COLFAX — Two forensic experts took the witness stand Tuesday to discuss their opposing conclusions about DNA evidence that could link a former Pullman Police Department sergeant to an alleged crime against a Washington State University student.
As the trial for Dan Hargraves continues into its second week in Whitman County Superior Court in Colfax, two forensic experts gave their testimony about a key piece of evidence in the case. Hargraves is accused of sexually assaulting an intoxicated 18-year-old WSU freshman in the early hours of March 31, 2018. He has been charged with custodial sexual misconduct.
A Washington State Patrol investigation allegedly found sperm on the sleeve of the body suit the woman was wearing the night of the alleged incident. That sperm cell was an 83-percent match to Hargraves, according to the investigation.
The forensic DNA analyst for the Washington State Patrol, Ethan Smith, gave his testimony Tuesday and said while there were traces of DNA from five people found on her clothes, a sperm cell he identified on the sleeve matched with Hargraves’ DNA.
A Boise State University professor, Greg Hampikian, was hired by the defense to analyze the WSP’s findings. Hampikian, a professor in the department of biological sciences, studies DNA evidence in criminal cases around the country.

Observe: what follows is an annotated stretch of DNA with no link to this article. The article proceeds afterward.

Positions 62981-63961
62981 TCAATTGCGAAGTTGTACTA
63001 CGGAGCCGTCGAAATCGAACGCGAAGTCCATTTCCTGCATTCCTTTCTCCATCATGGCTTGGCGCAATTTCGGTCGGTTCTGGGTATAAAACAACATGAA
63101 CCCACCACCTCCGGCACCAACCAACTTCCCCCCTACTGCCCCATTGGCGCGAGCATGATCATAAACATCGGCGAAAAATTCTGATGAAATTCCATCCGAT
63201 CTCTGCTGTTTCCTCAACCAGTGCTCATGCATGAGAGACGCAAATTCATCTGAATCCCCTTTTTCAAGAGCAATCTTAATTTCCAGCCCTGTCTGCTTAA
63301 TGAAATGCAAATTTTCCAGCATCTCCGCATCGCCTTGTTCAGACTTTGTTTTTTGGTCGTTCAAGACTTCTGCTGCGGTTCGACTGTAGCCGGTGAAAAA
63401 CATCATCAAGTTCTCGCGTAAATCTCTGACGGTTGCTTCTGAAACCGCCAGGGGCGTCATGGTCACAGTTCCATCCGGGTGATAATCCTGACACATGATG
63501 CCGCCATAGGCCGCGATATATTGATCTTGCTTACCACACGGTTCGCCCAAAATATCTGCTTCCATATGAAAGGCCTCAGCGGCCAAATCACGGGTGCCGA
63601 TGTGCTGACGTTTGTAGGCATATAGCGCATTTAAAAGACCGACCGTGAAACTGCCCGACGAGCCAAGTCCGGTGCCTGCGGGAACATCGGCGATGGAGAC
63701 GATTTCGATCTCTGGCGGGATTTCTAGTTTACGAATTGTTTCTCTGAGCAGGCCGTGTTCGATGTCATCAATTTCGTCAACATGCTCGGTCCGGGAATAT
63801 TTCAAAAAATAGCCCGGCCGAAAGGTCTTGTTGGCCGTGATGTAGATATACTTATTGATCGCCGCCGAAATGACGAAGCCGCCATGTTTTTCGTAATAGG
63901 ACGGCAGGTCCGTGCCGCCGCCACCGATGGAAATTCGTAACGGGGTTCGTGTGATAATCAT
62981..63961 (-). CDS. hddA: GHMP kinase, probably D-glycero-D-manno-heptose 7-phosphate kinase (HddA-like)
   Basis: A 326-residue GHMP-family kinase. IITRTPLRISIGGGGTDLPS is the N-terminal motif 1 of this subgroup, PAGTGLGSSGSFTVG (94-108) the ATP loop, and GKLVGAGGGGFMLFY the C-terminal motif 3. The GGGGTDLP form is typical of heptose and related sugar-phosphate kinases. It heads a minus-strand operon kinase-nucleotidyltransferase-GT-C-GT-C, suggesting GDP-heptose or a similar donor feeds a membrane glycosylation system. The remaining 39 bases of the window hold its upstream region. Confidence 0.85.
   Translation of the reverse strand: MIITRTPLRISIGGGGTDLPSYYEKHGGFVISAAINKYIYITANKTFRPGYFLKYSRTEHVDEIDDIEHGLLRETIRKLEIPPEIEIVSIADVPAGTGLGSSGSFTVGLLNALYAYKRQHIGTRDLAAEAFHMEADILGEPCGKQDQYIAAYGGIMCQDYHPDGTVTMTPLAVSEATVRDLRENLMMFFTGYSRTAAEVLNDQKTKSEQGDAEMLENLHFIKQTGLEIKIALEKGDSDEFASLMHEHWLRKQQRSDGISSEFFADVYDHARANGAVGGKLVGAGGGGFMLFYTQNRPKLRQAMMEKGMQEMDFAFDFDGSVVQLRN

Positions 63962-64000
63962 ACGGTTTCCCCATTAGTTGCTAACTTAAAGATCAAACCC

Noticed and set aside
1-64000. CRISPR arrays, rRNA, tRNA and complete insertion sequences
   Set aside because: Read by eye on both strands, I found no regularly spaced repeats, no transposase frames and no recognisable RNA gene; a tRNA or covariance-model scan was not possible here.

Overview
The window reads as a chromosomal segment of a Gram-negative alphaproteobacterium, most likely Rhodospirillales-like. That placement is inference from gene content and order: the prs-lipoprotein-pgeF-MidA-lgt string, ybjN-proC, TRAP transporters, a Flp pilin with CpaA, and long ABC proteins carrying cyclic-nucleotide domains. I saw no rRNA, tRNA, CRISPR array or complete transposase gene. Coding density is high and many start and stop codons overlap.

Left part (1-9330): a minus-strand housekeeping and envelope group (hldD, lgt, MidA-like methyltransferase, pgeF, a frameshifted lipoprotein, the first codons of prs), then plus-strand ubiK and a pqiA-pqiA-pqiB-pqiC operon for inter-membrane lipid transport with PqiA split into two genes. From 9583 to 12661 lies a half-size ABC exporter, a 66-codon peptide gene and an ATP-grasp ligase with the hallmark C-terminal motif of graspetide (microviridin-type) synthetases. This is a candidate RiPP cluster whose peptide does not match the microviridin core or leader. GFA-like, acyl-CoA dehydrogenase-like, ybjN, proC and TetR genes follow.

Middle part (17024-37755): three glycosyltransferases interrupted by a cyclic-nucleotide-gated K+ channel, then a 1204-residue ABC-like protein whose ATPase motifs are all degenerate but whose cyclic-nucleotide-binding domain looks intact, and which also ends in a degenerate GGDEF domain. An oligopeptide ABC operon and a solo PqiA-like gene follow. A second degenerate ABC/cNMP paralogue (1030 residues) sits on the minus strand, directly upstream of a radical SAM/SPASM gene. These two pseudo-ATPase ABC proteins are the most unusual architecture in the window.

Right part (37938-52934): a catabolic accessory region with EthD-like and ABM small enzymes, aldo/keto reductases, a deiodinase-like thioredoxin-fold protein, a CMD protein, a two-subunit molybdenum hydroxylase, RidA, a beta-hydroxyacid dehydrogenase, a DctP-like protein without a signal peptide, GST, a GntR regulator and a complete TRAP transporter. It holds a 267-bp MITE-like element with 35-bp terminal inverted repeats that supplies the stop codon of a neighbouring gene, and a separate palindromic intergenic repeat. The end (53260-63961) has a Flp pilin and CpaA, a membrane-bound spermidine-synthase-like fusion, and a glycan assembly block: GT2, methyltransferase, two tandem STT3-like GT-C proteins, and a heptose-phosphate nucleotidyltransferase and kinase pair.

He testified that there is too little evidence to conclude if the cell the WSP forensics expert found is a sperm cell at all.
“Is it definitely a sperm cell? No, not in my mind,” Hampikian said.
DNA can be transferred through a variety of other ways, such as through skin cells or saliva, he said.
During the proceedings Tuesday, defense attorney Roger Sandberg made a motion to dismiss the sexual misconduct charge given that, he claimed, there is not enough evidence sexual contact occurred between Hargraves and the woman. Libey dismissed the motion.
The trial continues today at 9 a.m. at Whitman County Superior Court in Colfax.
Anthony Kuipers can be reached at (208) 883-4640, or by email to firstname.lastname@example.org.